was not lived up to. The thespians
certainly never were in Cripple Creek
by at least 3600 miles. The play was
written by a tenderfoot. The box
office was held down by a financier
who has a thoro grasp of the silver
I encountered an old school mate of
mine to day who had a grip on the
latest electrical movements. He is
motor man on a Jefferson avenue car.
He said he hoped to run across me
tomorrow. Not if I know it. I imagine I see myself tangled in the fender
of his trolley car.
Detroit comes pretty close to being all right. Since Mr. Techumpsey
called in here in 1822, it has become
quite Americanized and, except for the
fact that galvanized Canadians run the
burg it is now a United States town.
The streets are well-lighted, well-
watered well-paved and clean. Hazen
Pingree is in the cemetery but his
work is indeliably stamped on the city
of Detroit. Every municipal enterprise bears the Pingree brand of honesty and utility. The Michigan Cen-
ral runs train's out of here that touch
65 miles an hour. Mr. Vanderbuilt
owns the road and has not lost any
money on it recently. Mr. Vanderbuilt does not make a practice of dropping any money in the railroad business anyway. His paternal progenitor
is credited with the sagacious axiom
that the public was a big baby which
liked to be fooled. The present Mr.
Vanderbuilt is now giving continuous
expositions of this statement of fact by
making railroads pay and then throwing aqua pura into the stock with a
hydraulic giant.
I proffered a dub a Bank of Commerce bill with "Yukon" on the surface. He said nit. He had read
about Dawson City, Klondyke and
Alaska but Yukon was a new one on
him and he had his suspicions* I undertook to explain to him that the
Yukon was a little way north of Three
Forks, but he said that didn't make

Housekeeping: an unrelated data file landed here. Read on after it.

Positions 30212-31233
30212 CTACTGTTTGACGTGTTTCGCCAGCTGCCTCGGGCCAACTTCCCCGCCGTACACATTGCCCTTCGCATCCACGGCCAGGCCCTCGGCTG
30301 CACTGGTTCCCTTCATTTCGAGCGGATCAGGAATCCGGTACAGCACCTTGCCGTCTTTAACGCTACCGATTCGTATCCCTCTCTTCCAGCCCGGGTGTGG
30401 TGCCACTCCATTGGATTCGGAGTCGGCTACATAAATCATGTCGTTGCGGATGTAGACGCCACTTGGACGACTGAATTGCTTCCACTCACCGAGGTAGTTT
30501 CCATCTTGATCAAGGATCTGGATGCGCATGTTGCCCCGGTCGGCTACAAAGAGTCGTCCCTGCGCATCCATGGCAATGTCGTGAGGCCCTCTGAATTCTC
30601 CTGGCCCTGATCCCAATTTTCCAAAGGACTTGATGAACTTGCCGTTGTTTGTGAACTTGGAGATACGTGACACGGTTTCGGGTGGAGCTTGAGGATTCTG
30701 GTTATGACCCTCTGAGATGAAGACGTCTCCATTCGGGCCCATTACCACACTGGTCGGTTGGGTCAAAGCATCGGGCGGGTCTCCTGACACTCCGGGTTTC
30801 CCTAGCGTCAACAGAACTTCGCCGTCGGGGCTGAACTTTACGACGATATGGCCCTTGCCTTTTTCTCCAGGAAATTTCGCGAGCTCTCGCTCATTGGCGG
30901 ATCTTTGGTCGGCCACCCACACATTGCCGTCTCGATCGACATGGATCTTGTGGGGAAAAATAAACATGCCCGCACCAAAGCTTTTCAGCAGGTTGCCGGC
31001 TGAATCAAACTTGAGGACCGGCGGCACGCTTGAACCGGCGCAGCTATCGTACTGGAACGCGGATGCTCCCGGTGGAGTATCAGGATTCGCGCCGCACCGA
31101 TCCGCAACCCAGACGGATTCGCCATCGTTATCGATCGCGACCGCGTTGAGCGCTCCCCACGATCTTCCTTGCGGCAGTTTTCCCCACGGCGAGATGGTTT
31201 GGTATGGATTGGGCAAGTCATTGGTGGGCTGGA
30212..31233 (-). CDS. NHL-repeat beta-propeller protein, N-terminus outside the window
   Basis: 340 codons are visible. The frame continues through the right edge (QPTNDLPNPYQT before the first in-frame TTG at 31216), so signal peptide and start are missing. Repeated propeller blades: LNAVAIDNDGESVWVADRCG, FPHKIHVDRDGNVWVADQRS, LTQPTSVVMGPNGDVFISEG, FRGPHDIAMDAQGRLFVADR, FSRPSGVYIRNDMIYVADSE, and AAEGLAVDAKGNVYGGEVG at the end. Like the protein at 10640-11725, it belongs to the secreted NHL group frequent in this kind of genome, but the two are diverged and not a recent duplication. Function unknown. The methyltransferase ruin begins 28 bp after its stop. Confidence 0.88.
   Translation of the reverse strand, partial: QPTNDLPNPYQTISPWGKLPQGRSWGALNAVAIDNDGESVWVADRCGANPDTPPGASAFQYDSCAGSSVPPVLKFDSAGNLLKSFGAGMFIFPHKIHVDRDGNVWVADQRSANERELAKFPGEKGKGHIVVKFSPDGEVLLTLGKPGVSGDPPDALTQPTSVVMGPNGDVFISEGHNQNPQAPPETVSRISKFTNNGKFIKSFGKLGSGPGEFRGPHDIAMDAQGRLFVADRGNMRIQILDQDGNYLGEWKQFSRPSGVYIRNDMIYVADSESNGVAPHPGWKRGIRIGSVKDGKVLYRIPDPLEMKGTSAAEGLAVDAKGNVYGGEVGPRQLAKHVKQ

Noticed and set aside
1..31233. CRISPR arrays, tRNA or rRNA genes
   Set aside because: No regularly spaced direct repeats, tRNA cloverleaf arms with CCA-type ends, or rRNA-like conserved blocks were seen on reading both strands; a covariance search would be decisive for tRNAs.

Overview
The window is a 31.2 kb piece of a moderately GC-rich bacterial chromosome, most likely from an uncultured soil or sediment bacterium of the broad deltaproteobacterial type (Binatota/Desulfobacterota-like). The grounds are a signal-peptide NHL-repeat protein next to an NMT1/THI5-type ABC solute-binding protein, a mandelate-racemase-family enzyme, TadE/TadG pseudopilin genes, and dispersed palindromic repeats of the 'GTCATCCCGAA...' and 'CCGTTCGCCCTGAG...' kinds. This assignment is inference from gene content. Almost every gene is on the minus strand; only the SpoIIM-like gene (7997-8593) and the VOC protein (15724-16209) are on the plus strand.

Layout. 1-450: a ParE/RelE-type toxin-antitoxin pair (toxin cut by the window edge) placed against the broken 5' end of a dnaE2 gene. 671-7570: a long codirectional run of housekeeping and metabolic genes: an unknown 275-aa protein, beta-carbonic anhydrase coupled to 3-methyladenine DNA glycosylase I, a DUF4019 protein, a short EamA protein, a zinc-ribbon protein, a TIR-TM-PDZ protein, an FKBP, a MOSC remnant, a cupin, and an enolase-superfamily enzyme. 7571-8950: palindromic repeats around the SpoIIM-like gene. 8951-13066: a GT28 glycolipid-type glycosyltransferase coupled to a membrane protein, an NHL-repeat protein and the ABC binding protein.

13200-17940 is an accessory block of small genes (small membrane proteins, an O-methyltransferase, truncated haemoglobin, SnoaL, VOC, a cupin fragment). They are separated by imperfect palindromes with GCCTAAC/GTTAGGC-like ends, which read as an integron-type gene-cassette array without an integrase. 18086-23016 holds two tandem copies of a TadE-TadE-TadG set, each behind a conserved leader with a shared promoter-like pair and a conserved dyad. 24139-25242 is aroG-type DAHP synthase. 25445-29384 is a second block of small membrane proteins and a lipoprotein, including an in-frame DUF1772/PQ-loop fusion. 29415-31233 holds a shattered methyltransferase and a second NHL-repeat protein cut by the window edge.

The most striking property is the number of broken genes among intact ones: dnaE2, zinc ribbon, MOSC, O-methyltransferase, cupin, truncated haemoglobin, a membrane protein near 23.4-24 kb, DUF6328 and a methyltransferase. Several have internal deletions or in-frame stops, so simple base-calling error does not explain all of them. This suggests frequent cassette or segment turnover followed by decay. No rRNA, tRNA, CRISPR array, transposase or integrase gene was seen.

any difference. The bill was in Detroit. I am going to sell him some
town lots in the suburbs of Nelson
close to Cape Nome where he can get
a good view of the War Eagle and
Treadwell mines. Such ignorance as
his should be realized on without
President McKinley's untimely
fate seems to have been dropped from
from smoking room discussion during
the last few days and no one now
courts an attack of locomotor ataxia
by trying to pronounce Czolgoszs
name. When the subject does come
up it seems to be a case of assaying
Rooseveldt. Judging from the conversation ofthe travelling public Teddy
is expec'ed to ginger up pretty soon
and get in the game. Wha the will
do to Mark Hanna is the main topic of
speculation. Teddy the Terrible is all
right on mountain lions but his ability
to nail Mark's hide to the inside of the
policy barn where it will not be exposed to view is questioned.
The revenue inspectors along the
boundary line are a funny josh. People on both sides smuggle with impunity and consider the sport fashionable.
At Port Huron the other day I saw a
society bell smuggling a folding bed
thru the customs office. A guy here
told me that a Windsor woman bot an
alarm clock at a sheeney auction recently and undertook to get it across
on a free trade basis but just the moment she struck Canadian soil the
plagey thing went off in her bustle.
That made it bad. Another woman
started out to smuggle a hive of bees
across but the bees���guess I won't tell
that story, either.
Wm. MacAdams.
By many journals which l\o not see
the great labor question as this journal
does, it is being heralded forth that
Canadian labor unions arc under the
domination of American labor unions.
The Western Federation, so these
journals say, is a foreign aggregation
of dynamiters, subject to the dictates
of Winchester arbiters in Telluride or
the mill-removing Mollie McGuires of
the Coeur d* Alenes. The trackmen
were accused of knuckling to a foreign
agitator, Wilson. The typographical
unionists���so it is asserted���are entirely subservant to the United States
head office, and so on down the line.
Now this style ofagrument may
sound forcible to the men who resort
to it, but it is not. Barney aMacdon-
donald, himself a Yankee, representing old country capital, is working the
gag to death thru the Rossland Miner;
Barney is a chump.
In the first place, the allegation is
not true, but Barney must know it or
he is a bigger fool than he is usually
sized up to be. A very brief perusal
of the constitutton of any labor union
will show that all power is vested in
its individual members. Its actions
are the result of a referendum. No
officer can declare a strike unless ordered to do so by a two-thirds vote of
the members. So far as authoritv is
concerned the officers are impotent,
except to carry out the wish of the
members. Consequently, no United
States official could declare a strike in
Canada, or United States either, for
that matter.
On the other hand affiliation with
a United States organization may have
a different effect. For instance, suppose the Rossland Union did not have
the sanction and moral and financial
support of the Western Federation it
could not continue the strike. It is
within the powers of the Federation to